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URL:  https://boards.fool.com/one-card-said-that-my-score-has-dropped-due-to-no-34278496.aspx

Subject:  Re: Ever heard of the 30% rule? FICO Date:  8/21/2019  11:26 PM
Author:  aj485 Number:  312597 of 312704

One card said that my score has dropped due to no info from recurring payments (No mortgage payments, no car payments, etc)

That's the 'mix' of credit types issued. You can provide that mix by getting store cards and other types of accounts, not just mortgages or car loans.

Therefore, to get 'credit' I'll have to pay interest?

Not necessarily, it's possible to get 0% car loans, for instance.

Have I ever said that I believe the FICO should be spelled SCAM.

Why is it a scam? There's lots of documentation on how the scoring is done, and how to improve your score. With scores above 800, I'm not sure why you're so worried about your score.

The same card also said 'due to payments made in a non-agreed manner'. Since I've been traveling, I've paid some expenses up front - I knew that I'd be charging $2000 so I paid that in advance. I also paid some in the middle of the pay period (again, in advance). I'm ASSUMING that this is the 'non agreed manner'?.

I don't know if your assumption is correct - you'd have to ask the credit card issuer. That said, in your credit card agreement, there is probably a prohibition on paying more than you actually owe on your credit card at the time you make the payment. If your credit card agreement has that prohibition, and you paid anything before the charges were actually posted to your card, then, yes, you probably breached the agreement, and would be considered to have paid in a non-agreed manner.

Here's the back story on why paying more than you owe on your credit cards is prohibited: Credit card issuers have found that scammers were pre-paying credit cards with payments that bounced after they were given credit for the payment. Before the payment bounced, but after they were given the additional credit over and above their credit limit, the scammers were using their cards for amounts higher than their credit line (often for cash advances) because they had the additional credit that was given for the payment that would bounce. The scammers were then walking away from the card. Credit card issuers decided that they didn't want liability over and above the credit limit that they had approved for the borrower. Therefore, many credit card issuers prohibit paying more on your credit card than the currently posted balance, and some issuers are also more aggressive about declining charges that will put you over your credit limit, rather than approving them and charging you a fee.

AJ, you suggested paying weekly as a means to prevent the percentage from going over 7%? That MAY not work, since the user 'agrees to pay during the payment period'?

Yes, I am suggesting paying your current balance weekly, where 'current balance' means that you have made charges to the card, and that those charges have actually posted to the card - not that the charges are just 'pending'. If the charge has already posted to the card, it's part of the current balance, so you aren't paying 'in advance'. It's only if you are paying before charges have posted to the card - when they are pending, or before you actually make the charge, that it's considered paying 'in advance' and likely would be a breach of your credit card agreement. I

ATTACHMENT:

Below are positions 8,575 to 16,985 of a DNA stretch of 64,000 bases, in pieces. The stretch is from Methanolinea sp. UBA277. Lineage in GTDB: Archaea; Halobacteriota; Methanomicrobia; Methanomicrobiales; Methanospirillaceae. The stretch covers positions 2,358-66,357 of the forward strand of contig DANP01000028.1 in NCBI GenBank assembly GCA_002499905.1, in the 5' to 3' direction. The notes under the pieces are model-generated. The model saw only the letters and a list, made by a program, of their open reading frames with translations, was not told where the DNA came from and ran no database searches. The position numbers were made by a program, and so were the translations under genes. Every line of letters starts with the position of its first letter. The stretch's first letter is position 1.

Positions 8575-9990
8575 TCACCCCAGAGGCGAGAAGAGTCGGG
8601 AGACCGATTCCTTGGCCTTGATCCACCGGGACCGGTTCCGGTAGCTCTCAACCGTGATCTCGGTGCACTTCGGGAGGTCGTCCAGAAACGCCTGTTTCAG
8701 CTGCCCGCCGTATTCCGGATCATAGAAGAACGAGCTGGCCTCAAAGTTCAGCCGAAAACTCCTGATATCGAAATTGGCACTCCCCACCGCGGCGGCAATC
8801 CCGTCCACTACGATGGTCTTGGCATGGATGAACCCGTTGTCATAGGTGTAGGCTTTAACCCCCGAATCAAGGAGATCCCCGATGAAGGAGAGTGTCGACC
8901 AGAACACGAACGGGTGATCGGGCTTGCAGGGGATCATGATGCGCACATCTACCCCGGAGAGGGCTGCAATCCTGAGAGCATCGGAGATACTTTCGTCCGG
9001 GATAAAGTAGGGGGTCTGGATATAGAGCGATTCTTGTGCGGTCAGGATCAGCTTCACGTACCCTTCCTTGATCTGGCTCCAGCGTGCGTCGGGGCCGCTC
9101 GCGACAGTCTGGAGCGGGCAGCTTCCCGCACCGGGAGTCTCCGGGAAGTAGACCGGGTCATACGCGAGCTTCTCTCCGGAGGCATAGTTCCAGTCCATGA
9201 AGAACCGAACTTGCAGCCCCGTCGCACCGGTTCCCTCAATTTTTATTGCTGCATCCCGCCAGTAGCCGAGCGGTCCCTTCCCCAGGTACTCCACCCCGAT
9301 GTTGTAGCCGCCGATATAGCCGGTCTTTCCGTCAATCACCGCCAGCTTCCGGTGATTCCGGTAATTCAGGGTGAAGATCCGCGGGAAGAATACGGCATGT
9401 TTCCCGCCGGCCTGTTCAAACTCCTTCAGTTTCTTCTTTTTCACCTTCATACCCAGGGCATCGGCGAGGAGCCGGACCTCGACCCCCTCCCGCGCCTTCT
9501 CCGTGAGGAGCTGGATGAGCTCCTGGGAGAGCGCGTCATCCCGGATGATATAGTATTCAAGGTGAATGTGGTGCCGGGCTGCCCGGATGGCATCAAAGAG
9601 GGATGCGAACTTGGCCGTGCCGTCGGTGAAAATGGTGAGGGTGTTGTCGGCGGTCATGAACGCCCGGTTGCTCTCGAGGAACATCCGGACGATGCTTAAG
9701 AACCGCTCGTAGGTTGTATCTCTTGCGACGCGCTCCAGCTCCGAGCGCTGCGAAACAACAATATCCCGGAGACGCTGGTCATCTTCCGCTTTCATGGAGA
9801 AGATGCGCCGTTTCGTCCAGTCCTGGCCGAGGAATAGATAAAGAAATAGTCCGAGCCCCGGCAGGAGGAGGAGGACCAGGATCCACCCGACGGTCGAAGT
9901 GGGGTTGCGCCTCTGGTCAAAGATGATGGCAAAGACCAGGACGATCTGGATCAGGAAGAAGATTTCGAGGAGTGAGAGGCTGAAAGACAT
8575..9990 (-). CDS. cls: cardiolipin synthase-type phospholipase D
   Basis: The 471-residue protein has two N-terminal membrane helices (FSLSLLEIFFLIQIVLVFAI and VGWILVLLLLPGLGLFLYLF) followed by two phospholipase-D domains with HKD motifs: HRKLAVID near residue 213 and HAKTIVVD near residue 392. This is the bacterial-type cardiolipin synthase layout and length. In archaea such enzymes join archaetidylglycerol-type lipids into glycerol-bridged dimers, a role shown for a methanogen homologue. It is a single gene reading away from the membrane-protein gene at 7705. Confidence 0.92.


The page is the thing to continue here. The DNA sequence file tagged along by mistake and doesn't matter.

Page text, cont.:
The credit agencies can 'see' my bank account info, they KNOW the liquid assets I have.

Sorry, that's just flat out wrong. Credit bureaus do not have access to your bank account info. They only get reports from your creditors on your credit accounts, NOT on your deposit/brokerage accounts. Contrary to another somewhat popular belief, credit bureaus also don't have any information on your income. While you may fill out asset and income information on credit applications, that information DOES NOT go to the credit bureau. It goes to the lender to whom you are applying for credit with. The lender DOES NOT share that information with the credit bureau - they only use the information to determine if you are qualified to get the loan. If you are approved for the loan, the lender will likely start sharing information about the loan with the credit bureaus, but it may take up to 3 months before the new loan will appear on your credit report. If the lender pulls your credit, the inquiry is likely to show up within a few days.

I requested a credit limit increase from the two CCs. One denied it out right, perhaps because I don't actively use that card? The other said 'we'll get back to you in 24 hours'...

Why did you ask for the credit increase? Did you ask why it was denied? And please remember, if you allowed them to pull your credit, your score will probably take another hit. That's why I specifically said:

If you need to use more than 10% of your credit limit on a monthly basis, but you still pay off your cards every month, you can get into the habit of paying off your credit card balances each week, instead of each month. That way, the maximum balance that will be reported will be lower, so it will appear that you are using less of your credit limit. From a credit scoring perspective, that's probably a better option than asking for a credit limit increase, since the inquiry to increase your credit limit will negatively impact your score for up to 2 years.

Again - note that 'credit card balances' means that the charges have actually posted to your account - not that you are pre-paying before charges have posted.

AJ
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